The state of STEM education in South Carolina and what one Lowcountry group is doing to help

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A student works on a math book in a school classroom (Nexstar, file)

CHARLESTON, S.C. (WCBD)- On Monday, November 8, the US celebrates National S.T.E.M or S.T.E.A.M day, a day dedicated to the recognition and promotion of science, technology, engineering, and mathematics education.

According to assessments administered by the Nation’s Report Card in 2019, South Carolina lags slightly behind the national average when it comes to proficiency in math and science. For Grade 4, 36.33% of tested students were at or above the proficient level in mathematics and 40% were at or above proficient in science. For Grade 8 those numbers are even lower at 28.9% and 28.2%, respectively.

Executive Director for the South Carolina Coalition of Math and Sciences, Tom Peters, said that school readiness is one of the challenges that leads to these stark numbers.

“If you look at school readiness data, if you look at how ready kids are when they enter school, particularly in mathematics, those data are not good,” Peters said.

He added that there is a strong correlation between school readiness and socioeconomic status. Data from the 2020 US census indicates that roughly 13.8% of persons in South Carolina are below the poverty line.

“Kids who come from better socioeconomic status households have more experiences with informal learning of mathematics and science,” he said. “They have more opportunities to gain knowledge and feel confident in their abilities in S.T.E.M.”

But, there are bright spots in South Carolina’s S.T.E.M. curriculum. In terms of computer science education, South Carolina leads the nation with 92% of high schools offering computer science courses, tied with Arkansas. In addition, South Carolina requires at least one computer science credit to graduate high school.

Peters said that while there are great S.T.E.M. schools and programs throughout the state, a more centralized approach is needed.

“Lots of great actors doing lots of great things without a real strong central purpose, mission, and vision,” Peters said.

Peters said that SCCMS is looking to the models in other states— Iowa, Idaho, and Louisiana— for guidance on how to improve S.T.E.M education in South Carolina. Idaho’s S.T.E.M. tenets, for example, include providing grant opportunities for schools, training educators, recognizing S.T.E.M. education leaders, supporting an innovative culture through youth S.T.E.M. competitions and connecting rural and underserved communities to career-building resources.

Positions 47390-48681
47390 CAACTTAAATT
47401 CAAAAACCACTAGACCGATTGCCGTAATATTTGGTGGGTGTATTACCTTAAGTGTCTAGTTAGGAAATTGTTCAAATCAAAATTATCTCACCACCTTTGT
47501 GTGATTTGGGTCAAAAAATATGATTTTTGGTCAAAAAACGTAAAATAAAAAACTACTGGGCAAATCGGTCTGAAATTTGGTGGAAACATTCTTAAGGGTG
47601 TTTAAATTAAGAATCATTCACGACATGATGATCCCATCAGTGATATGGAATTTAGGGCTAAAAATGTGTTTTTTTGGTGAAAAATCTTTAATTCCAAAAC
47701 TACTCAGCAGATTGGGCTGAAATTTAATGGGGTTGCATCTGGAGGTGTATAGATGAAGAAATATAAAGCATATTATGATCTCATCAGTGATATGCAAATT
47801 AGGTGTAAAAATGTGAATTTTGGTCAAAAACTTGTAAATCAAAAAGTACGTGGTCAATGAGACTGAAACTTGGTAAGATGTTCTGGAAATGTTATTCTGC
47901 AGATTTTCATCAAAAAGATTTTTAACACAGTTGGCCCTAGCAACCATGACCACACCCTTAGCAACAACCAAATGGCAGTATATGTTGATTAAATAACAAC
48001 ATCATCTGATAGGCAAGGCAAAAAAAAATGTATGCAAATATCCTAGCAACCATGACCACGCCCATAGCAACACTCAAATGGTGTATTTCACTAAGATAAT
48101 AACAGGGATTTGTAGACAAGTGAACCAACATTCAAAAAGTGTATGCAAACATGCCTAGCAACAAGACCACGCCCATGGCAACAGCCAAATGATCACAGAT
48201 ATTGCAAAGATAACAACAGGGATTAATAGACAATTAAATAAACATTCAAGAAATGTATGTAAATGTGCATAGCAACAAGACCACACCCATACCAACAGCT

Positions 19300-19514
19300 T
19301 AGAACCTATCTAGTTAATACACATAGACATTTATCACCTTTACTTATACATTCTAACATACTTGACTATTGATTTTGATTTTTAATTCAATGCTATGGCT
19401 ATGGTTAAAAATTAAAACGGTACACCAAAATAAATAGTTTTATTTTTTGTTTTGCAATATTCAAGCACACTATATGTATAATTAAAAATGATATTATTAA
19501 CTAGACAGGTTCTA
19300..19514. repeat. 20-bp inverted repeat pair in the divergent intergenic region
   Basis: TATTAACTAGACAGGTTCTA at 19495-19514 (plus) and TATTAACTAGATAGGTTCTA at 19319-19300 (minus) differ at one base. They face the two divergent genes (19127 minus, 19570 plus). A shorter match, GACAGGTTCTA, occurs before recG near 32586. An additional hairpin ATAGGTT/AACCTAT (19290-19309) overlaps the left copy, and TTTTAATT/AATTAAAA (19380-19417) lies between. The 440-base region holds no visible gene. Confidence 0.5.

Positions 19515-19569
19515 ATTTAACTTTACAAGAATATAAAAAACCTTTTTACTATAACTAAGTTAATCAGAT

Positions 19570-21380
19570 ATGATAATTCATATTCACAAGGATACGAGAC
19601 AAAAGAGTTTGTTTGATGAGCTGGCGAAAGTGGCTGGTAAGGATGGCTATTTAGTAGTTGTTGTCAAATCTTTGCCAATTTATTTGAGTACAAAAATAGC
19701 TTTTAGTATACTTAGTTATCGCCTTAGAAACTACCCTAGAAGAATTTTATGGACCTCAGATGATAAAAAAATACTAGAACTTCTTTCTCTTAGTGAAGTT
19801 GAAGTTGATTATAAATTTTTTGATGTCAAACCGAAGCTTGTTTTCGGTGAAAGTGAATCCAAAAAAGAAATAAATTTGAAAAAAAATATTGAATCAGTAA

“Iowa and other states are creating a model we used to have back in the early 1990s,” he said. “South Carolina at one time was a leader and now we’re playing catch up.”

Peters highlighted that there is great potential for S.T.E.M occupations and economic growth in South Carolina, but it starts at the education level.

“In essence, you have great potential and great struggle,” he said. “We have to get kids to the point where they’re skilled enough and confident enough to pursue those occuptations.”

One Lowcountry group, Charleston Women in Tech, is doing its part to get young girls and women engaged, interested, and started in technology-focused careers.

Charleston Regional Development Alliance reports that there are over 700 tech companies in the Charleston area and is the #1 fastest growing mid-sized metropolitan area for information technology jobs.

“Many people consider this the fourth industrial revolution and these are the skills that people are going to need to work in almost any industry,” Executive Director of Charleston Women in Tech Nina Magnesson said. “We are doing what we can to make sure those skills are accessible to women and that they get the support that they need in the field to succeed.”

Charleston Women in Tech offers a mentorship program where girls and young women can connect with professionals already in the field, something which Magnesson said is crucial.

“We need to get women who are already in S.T.E.M. careers, the pioneers in this industry to get involved with women who are just coming up,” she said.

Magnesson said it is important to get young women, as early as middle school, engaged with S.T.E.M. “before they’ve already gotten to high school and gotten into college and have already been intimidated out of their ambition.”

This year, Charleston Women in Tech launched a “Girls in Tech” program for 12-18 year olds with that mission in mind. Through this program, girls have the opportunity to lead computer science projects in their respective schools for Computer Science Education Week which begins December 6.

Magnesson said one of the main reasons Charleston Women in Tech was created was to help girls and young women navigate the challenges that come with S.T.E.M. careers.

“The climate of women in technology is not easy and there are things that are going to be challenging,” she said. “A lot of times companies will hire women and they won’t stay because it’s just too hard and they don’t feel a part of the team.”

Magnesson said it is critical to ensure that women know of the opportunities for technology careers right here in the Lowcountry.

“Charleston has a great need for software engineers and I think we need as an industry to help get that message across and help connect women who are talented and passionate about S.T.E.M. to the jobs that exist here,” she said.

The mission of Charleston Women in Tech is clear:

“What we have to offer is just our own experience, strength, and hope,” she said. “We love to help women succeed in Charleston.”

South Carolina will celebrate S.T.E.M. education month in March 2022.

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